Winning Strategies For QSR Success in 2024 – Part Two

In the dynamic world of quick-service restaurants (QSRs), navigating the unique challenges of 2024 demands will require more than just business as usual. As noted in part one of our series, Mark Kuperman, Revenue Management Solutions COO, recently sat down with Michael Halen, Bloomberg senior restaurant and foodservice analyst and host of the podcast “Choppin’ It Up,” to explore strategies for attracting fast-food customers in a post-pandemic world that’s significantly different from the pre-pandemic era.

The conversation referenced RMS’ recent study comparing national QSR performance to pre-pandemic levels. While standard indices support claims that customers have returned to their pre-pandemic behaviors, when RMS looked closer, the restaurant data told a different story — one that indicates the industry is in uncharted territory.

As operators prepare for the new year, here are some actionable takeaways for QSRs to consider. The full-length episode, packed with invaluable insights, is available here.

  1. Continue to fine-tune promotions. A $5 promotion will play differently in Alabama than in California, a higher minimum wage state. An offer that works for franchisees in one state might not support the unit economics in another. The question brands need to ask isn’t so much “Should we offer promotions?” but rather “What is the most effective vehicle locally?”

    For operators, Kuperman stresses that market-level promotional strategies can help “fill in the gaps” left when deploying national promotions. In other words, managing menu prices locally is critical for a complete picture of promotional success.
  1. Loyal customers want loyalty programs. Loyalty programs that offer customers the right promotions at the right time (including when they arrive at the restaurant) will be more important than ever for moving the needle on frequency and even add-ons.
  1. Make 2024 the year of the steal. Kuperman says moving into the next calendar year, brands and operators shouldn’t focus so much on growing foot traffic but rather on stealing market share — and holding on to their own.

    Often, there’s an assumption that high-income customers are less price-sensitive than low-income customers. Not necessarily so, says Kuperman. For low-income consumers, fast-food brands might be their only option for dining out. Higher-income guests, however, have the purchasing power to trade segments and likely will, particularly if they see that QSR prices are similar to fast casual. To counteract trade-out, QSRs need to examine what value means to high-income customers.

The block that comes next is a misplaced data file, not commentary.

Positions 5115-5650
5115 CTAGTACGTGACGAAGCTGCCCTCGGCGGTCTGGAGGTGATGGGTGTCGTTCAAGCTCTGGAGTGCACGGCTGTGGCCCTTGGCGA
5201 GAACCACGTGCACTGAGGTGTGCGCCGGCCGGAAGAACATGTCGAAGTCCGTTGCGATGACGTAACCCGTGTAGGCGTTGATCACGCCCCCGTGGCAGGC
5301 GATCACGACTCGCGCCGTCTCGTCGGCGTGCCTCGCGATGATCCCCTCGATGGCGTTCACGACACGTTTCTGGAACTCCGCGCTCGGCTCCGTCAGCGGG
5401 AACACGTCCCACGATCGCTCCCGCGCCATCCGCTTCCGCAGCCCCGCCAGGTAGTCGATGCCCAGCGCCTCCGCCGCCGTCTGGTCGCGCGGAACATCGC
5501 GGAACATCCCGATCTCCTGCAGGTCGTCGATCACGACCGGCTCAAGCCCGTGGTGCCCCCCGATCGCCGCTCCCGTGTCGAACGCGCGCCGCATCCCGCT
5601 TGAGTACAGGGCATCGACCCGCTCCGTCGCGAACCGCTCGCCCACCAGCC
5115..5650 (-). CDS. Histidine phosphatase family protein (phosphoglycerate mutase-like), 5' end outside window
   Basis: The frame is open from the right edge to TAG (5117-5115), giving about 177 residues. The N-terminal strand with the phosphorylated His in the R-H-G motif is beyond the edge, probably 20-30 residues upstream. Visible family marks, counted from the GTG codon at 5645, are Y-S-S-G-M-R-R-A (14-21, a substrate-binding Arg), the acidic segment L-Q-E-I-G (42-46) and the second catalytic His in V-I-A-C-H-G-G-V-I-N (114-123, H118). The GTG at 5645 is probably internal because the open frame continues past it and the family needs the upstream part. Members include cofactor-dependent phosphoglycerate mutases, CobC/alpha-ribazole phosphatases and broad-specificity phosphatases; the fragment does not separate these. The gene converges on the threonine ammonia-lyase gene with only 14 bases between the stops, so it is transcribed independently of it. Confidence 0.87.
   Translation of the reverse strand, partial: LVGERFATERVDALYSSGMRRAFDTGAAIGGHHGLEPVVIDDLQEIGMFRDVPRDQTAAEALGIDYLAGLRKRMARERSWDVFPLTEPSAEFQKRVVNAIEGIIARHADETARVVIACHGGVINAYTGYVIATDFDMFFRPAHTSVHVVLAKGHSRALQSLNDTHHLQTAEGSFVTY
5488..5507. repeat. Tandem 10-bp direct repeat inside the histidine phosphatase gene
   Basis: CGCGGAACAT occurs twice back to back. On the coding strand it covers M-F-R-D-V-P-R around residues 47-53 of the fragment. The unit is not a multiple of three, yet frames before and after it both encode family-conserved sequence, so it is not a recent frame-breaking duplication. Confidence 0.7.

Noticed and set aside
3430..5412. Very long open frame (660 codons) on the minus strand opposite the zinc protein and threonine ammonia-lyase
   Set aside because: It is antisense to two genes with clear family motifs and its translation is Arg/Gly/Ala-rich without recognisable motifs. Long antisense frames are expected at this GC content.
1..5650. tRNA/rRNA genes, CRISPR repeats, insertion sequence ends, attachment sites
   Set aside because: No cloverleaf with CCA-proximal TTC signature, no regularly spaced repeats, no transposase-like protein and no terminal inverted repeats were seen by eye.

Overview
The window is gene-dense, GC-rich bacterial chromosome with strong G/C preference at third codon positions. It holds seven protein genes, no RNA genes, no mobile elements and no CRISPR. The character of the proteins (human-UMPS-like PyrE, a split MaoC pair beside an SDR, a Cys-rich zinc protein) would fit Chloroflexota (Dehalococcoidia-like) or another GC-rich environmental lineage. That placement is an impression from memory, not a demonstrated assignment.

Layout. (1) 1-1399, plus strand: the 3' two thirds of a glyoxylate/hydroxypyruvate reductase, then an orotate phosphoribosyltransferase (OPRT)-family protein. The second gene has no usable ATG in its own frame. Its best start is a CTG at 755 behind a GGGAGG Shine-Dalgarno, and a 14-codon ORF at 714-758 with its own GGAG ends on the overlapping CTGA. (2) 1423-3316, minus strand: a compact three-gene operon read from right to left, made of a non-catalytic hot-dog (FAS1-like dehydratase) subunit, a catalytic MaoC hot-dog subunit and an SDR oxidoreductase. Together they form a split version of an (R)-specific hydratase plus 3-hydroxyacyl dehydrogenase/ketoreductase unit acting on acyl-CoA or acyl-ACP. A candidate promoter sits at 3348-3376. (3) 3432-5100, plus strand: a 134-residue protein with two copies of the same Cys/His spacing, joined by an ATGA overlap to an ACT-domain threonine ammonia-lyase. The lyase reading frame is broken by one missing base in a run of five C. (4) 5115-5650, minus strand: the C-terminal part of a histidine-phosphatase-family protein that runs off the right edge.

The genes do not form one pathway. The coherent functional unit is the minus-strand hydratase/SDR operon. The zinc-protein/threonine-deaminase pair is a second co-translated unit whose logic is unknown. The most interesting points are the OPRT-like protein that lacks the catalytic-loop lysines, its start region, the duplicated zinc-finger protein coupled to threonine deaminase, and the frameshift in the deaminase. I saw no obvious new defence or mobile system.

1. Steal market share by making value the star. Price value and abundant value are not the same, nor do they reach the same restaurant customers — and brands should find the balance between the two. While some brands may need to pursue only one, others will need to address both. It comes down to understanding the needs of the customer, says Kuperman. Is value found in convenience and experience, or is it product-driven?

    One place QSRs might be able to steal share, says Kuperman, is with portion sizes. Fast casual brands are managing portion sizes, and guests are noticing. They recognize they are getting 30% less protein on a smaller plate. This is an abundant value play that QSRs can and should lean into.
  1. Pricing must support both short- and long-term initiatives. Before making a price change, says Kuperman, operators must know (and plan for) what will happen in 3, 6 and 12 months to determine if a price change supports those actions.

    Are you renovating a restaurant? If so, that’s an appropriate time to take price as the value and experience for the customer has changed.

    Are you raising prices to accommodate changing segments? This won’t stick. Brands fail when the customer sees no proof. At a minimum, RMS advises clients that they must either re-engineer a product or change the packaging.

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Running a Successful Restaurant

As customers continue to push back on restaurant price increases, the reality is that brands will have to take more price next year. The cost of goods likely won’t go down, and wages will go up. So, how do restaurants deal with that?

According to Kuperman, it comes down to running a successful restaurant. A well-run restaurant that increases the value of the customer’s experience can provide the runway to take price.

When the time comes to capturing market share or leveraging your restaurant data and that of your competitors, including competitor price monitoring, RMS can help. Our solutions empower you to make informed business decisions that result in higher profit gains. Contact our team today to get started.

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